symbolists


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symbolists,

in literature, a school originating in France toward the end of the 19th cent. in reaction to the naturalism and realism of the period. Designed to convey impressions by suggestion rather than by direct statement, symbolism found its first expression in poetry but was later extended to the other arts. The early symbolists experimented with form, revolting against the rigidity of the ParnassiansParnassians
, group of 19th-century French poets, so called from their journal the Parnasse contemporain. Issued from 1866 to 1876, it included poems of Leconte de Lisle, Banville, Sully-Prudhomme, Verlaine, Coppée, and J. M. de Heredia.
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 with a free versefree verse,
term loosely used for rhymed or unrhymed verse made free of conventional and traditional limitations and restrictions in regard to metrical structure. Cadence, especially that of common speech, is often substituted for regular metrical pattern.
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 that has outlived the movement itself. The precursors of the school, all influenced by Baudelaire, included Verlaine, Mallarmé, and Rimbaud. They were accused of writing with a decadent morbidity, partly as the result of their utilization of imagination as a reality. The movement was continued in poetry by Laforgue, Moréas, and Régnier; in drama by Maeterlinck; in criticism by Remy de Gourmont; and in music by Debussy. Among the later symbolists were Claudel, Valéry, Jammes, and the critic Camille Mauclair. The influence of the French symbolists not only gave rise to similar schools in England, Germany, and other countries, but also may be traced in the development of the imagistsimagists,
group of English and American poets writing from 1909 to about 1917, who were united by their revolt against the exuberant imagery and diffuse sentimentality of 19th-century poetry.
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 and decadentsdecadents,
in literature, name loosely applied to those 19th-century, fin-de-siècle European authors who sought inspiration, both in their lives and in their writings, in aestheticism and in all the more or less morbid and macabre expressions of human emotion.
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; it is likewise evident in the work of Arthur Symons, T. S. Eliot, Marcel Proust, James Joyce, Gertrude Stein, Eugene O'Neill, Hart Crane, Wallace Stevens, Dylan Thomas, William Faulkner, and E. E. Cummings.

Bibliography

See C. M. Bowra, The Heritage of Symbolism (1943); W. K. Cornell, The Symbolist Movement (1970); A. Balakian, The Symbolist Movement (1967, repr. 1977) and ed., The Symbolist Movement in the Literature of European Languages (1982).

References in periodicals archive ?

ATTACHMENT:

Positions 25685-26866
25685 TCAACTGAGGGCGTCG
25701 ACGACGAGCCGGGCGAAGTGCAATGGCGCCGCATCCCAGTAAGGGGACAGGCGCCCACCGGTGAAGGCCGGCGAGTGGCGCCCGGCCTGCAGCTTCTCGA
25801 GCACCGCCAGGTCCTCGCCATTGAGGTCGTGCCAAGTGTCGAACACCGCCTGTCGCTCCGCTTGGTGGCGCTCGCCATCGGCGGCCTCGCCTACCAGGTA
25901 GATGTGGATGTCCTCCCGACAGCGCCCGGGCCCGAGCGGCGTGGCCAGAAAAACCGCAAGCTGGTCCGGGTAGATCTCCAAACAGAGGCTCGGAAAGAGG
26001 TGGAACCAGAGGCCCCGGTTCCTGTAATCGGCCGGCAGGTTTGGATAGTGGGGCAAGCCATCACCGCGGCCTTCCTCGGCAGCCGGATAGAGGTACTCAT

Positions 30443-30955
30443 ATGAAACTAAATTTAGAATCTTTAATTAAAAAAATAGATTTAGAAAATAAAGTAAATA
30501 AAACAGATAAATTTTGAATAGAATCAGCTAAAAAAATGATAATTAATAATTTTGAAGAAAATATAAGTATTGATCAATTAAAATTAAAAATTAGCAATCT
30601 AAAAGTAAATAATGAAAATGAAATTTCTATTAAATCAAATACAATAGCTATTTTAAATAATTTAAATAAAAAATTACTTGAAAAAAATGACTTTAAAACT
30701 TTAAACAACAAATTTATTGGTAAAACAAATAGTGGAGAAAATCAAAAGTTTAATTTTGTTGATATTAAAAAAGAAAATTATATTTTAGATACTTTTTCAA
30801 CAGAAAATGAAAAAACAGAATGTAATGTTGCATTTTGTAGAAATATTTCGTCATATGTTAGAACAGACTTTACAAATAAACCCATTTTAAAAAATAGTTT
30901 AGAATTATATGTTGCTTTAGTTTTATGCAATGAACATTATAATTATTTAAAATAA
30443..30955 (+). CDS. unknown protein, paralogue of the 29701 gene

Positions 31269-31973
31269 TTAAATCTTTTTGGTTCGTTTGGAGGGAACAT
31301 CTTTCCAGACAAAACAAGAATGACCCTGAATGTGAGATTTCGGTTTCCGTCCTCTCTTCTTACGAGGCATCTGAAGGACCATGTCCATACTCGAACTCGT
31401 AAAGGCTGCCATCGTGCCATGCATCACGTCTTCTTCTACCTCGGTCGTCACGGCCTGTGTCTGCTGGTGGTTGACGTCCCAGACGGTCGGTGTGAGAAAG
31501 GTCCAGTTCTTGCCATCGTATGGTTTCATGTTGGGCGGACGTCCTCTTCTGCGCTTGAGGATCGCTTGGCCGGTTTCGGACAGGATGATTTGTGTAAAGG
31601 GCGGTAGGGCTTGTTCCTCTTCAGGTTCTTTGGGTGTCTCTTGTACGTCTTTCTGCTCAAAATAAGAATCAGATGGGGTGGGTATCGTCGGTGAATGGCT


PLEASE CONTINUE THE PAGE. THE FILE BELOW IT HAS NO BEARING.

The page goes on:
Symbolist artists believed overall in a rejection of naturalism and that art should transmit an idea or emotion.
Similarly, Albrecht does not acknowledge a key body of recent critical scholarship in this field, such as Joseph Acquisto's French Symbolist Poetry and the Idea of Music (2006), or Margaret Miner's Resonant Gaps between Baudelaire and Wagner (1995), to name but two.
In the symbolist novel, the authors themselves typically play the role of the protagonist, often as ironic judges of their own work.
George's reliance on pictorial inspiration for his mythical verse points to his encounter with the Symbolists.
In his Symbolist Art Theories: A Critical Anthology, Henri Dorra identifies Baudelaire's sonnet "Correspondences" of 1857, from Les Fleurs du mal, "as the preliminary manifesto of the French symbolist movement" for both its occult allusions and sensory cross-connections.
Realists and symbolists, More says, are both naturalists who choose the side of physis against nomos, and for a narrative technique they employ the subjectivist portrayal of mental awareness called "stream of consciousness" which insults human dignity by reducing man to his moment-to-moment life of sensations and erupting urges, and which repudiates "rational selection and spiritual authority"--so that, as he says in an essay on Joyce, "the only law governing the flux is the so-called association of ideas, the fact that one image by some chance similarly evokes another, and one sensation fades into another.
In 1899 appeared the first version of his book The Symbolist Movement in Literature.
Bartlett does introduce critical concepts from Russian folk tradition, for example, the khorovod (ancient "mystical choral dance") and the obshchina (the commune), and explain how these cultural rites and features, especially as interpreted by Russian symbolists, equate to planks in Wagner's aesthetic platform.
His perceptions are unfailingly astute, whether the subject is japonisme, Baudelaire's art criticism, a reinterpretation of Watteau's L'Embarquement pour Cythere, or Debussy's relation to the realists, symbolists and impressionists.
Only a few representative poems of the Russian symbolists are cited, whereas 402 pages of the study present Hellman's uninspiring critical discourse.
Only those Symbolists like Briusov and (to a lesser extent) Blok who could be claimed as friends of the new order received their appointed places in the Soviet history of Russian Symbolism.